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2 poems by Ace Boggess


Curve of body posed, bare, black & white,

male maybe—hard to tell, headless, rearview,

shaped like an acrylic of a wave.

Body with its needs, desires you can’t know

from your vantage hovering above a screen.

How does one subjectify an image? Beautiful,

you say, as after a glimpse of a summer dress

or flashy Jaguar passing. What do

aesthetics reveal about inner wants

of the model? Still alive, you assume

based on date of posting—a likelihood

not always true. You’ve seen nudes

shot generations back, figures precise

as if continuing to pose for the leer

of a tintype, their passions, past tense,

in permanence of page & internet archive,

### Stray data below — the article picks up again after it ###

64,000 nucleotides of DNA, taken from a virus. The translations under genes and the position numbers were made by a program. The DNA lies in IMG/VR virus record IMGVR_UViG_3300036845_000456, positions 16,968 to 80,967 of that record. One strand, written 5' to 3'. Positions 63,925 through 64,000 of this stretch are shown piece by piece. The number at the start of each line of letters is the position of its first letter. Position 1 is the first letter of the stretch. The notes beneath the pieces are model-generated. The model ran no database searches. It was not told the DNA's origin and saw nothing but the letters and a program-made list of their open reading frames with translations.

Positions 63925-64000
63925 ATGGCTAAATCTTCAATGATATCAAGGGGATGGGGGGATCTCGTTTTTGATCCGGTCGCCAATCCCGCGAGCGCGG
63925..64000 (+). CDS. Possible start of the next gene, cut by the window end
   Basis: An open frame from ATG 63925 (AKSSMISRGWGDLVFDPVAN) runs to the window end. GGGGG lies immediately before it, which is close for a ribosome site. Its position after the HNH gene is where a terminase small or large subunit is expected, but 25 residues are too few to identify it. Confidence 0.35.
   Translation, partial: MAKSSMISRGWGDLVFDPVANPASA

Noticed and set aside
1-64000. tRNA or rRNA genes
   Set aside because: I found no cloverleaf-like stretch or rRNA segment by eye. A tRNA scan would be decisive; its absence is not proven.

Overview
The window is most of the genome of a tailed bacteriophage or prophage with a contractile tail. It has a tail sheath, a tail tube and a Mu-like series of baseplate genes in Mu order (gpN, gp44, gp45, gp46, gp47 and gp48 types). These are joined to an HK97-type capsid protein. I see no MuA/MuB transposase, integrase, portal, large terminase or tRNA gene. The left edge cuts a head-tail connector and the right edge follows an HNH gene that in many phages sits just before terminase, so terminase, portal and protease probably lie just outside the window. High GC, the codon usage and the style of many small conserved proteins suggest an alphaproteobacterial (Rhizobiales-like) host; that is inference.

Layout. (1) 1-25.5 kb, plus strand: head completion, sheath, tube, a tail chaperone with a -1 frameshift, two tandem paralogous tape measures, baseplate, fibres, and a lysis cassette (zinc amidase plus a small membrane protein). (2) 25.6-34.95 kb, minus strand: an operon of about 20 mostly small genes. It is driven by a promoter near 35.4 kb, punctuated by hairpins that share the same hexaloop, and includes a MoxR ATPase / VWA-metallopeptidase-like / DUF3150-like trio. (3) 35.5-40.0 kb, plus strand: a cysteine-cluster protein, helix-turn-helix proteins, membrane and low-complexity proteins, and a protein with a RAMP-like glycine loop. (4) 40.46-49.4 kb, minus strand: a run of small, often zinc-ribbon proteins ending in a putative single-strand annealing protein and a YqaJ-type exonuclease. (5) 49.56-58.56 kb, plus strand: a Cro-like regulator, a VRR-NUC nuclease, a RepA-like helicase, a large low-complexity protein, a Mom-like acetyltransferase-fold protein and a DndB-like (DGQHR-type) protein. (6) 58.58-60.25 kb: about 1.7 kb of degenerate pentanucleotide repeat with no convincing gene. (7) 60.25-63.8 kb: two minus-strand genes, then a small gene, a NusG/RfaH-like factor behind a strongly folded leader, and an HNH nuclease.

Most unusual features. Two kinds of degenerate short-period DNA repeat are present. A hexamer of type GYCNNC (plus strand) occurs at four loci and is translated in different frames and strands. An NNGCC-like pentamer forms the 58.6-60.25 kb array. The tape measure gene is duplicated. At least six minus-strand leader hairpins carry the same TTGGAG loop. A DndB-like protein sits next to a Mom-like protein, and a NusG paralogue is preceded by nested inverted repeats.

residue of immortality. As for yours, the flush

fades in a flutter: storm wind, lighting, calm.


We stumble through tangles,

fall backward hopping to free our feet from jeans

binding like leg irons while another prisoner

does the same, straining for immediate release:

most difficult art.

There should be seminars, seminal texts,

homework, an MFA in disrobing before sex.

It’s so ridiculous the things we have to do

to do those other things with others

while skin is a tree hole full of squirrels

poking heads into daylight, testing air

for the thumping downbeat of an eagle’s wings.


Ace Boggess is author of six books of poetry, including Escape Envy (Brick Road Poetry Press, 2021) and The Prisoners. His writing has appeared in Michigan Quarterly Review, Notre Dame Review, Harvard Review, and other journals. An ex-con, he lives in Charleston, West Virginia, where he writes and tries to stay out of trouble.


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